By Isikoff, Michael; Hirsh, Michael
Newsweek , Vol. 155, No. 12
Byline: Michael Isikoff and Michael Hirsh
Liz Cheney is truly Dick's daughter, galvanizing the Republican base with her right-wing views and blistering critiques of Obama. Did somebody say 2012?
When the Republican Jewish Coalition hosted its annual winter conference at Las Vegas's splashy Palazzo hotel earlier this month, party luminaries such as Mississippi Gov. Haley Barbour and South Carolina Sen. Lindsey Graham showed up to hobnob with some of the GOP's most generous donors. But the guest who seemed to excite the audience the most was a diminutive, former mid-level State Department official who has never held elected office. Introduced by Miriam Adelson, wife of casino magnate Sheldon Adelson, Elizabeth Cheney delivered a rousing attack on Barack Obama's foreign policy that won her a standing ovation. It was an impressive performance by Cheney, a policy wonk, law-school grad, and mother of five who may now be bidding to establish America's next political dynasty.
It's telling that no one at the Palazzo seemed very concerned that Liz, daughter of Dick, had just four days earlier appalled many in her own party's establishment. Her conservative advocacy group, Keep America Safe, had launched a nasty assault on seven Justice Department lawyers who had defended Guantanamo detainees. The ad branded the Justice lawyers "the Al Qaeda Seven" and asked, in ominous tones, "Whose values do they share?" To many critics within and outside the GOP, the attack smacked of McCarthyism for seeming to impugn the loyalty of lawyers who--like all members of their profession--sometimes represent unpopular (and guilty) clients. Nineteen conservative lawyers later issued a statement denouncing the ad. Among them were Ken Starr and top officials who had served in the George W. Bush administration. "I was horrified," says John Bellinger, Condoleezza Rice's former chief counsel.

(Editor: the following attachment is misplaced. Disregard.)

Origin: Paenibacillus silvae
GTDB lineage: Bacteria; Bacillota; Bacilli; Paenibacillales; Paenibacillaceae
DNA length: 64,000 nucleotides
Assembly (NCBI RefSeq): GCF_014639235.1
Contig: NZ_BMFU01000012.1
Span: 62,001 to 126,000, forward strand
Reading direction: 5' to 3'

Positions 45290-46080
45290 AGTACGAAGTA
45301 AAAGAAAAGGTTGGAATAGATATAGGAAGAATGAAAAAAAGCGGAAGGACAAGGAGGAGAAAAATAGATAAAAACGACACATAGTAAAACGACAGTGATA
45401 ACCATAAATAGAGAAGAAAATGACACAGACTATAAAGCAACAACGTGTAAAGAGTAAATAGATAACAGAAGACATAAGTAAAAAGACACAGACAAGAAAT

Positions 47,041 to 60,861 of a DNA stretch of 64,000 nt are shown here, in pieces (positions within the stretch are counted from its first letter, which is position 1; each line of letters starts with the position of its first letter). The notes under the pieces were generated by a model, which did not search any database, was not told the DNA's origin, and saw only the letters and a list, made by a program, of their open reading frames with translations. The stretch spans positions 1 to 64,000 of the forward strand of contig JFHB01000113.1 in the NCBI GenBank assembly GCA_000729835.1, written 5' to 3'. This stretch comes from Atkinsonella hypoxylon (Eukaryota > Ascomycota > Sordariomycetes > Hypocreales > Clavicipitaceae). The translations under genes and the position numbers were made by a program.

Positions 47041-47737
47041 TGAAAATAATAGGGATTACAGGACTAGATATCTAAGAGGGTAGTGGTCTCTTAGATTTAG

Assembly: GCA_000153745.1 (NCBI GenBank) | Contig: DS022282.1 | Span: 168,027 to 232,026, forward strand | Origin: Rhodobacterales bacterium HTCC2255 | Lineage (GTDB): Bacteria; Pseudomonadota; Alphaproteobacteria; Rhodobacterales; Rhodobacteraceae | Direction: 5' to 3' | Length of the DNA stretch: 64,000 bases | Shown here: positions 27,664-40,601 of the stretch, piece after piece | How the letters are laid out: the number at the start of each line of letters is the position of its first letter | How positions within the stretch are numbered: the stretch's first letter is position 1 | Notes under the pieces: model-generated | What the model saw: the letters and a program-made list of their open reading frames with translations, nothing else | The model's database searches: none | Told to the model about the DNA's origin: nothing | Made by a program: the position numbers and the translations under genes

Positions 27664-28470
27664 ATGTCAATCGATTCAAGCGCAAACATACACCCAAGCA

Like father, like daughter, it seems. Much as Dick Cheney staked out the far right wing of the Bush administration, winning the respect and gratitude of GOP hawks despite his low popularity nationwide, Liz seems eager to make her reputation by unnerving her party's moderates. In another era--one less driven by ideological extremes--the vicious attack ad might have sunk her political career. But now it may have only turbocharged it. Cheney's aides could barely contain their glee last week at the ruckus they had stirred up. "For $1,000, we've driven the debate for over a week," said one political adviser, who asked not to be identified because the group, co-led by conservative commentator Bill Kristol, wanted to speak only through official statements. Or as one of Liz Cheney's biggest fans, Rush Limbaugh, put it on his radio show: "It sure as hell got everybody's attention, didn't it?" (Cheney herself did not respond to a request for comment.)
The 43-year-old Cheney appears modest and unassuming, but she's been rattling the GOP establishment for much of the last decade. After she left the State Department in 2006 to have a baby, later joining Fred Thompson's presidential campaign, Cheney became a fierce political combatant on the TV talk circuit. When Larry King asked her last year about the "birther" conspiracy, she said she didn't believe Obama was born in a foreign country, but explained the movement by saying people are "increasingly uncomfortable with an American president who seems afraid to defend America. …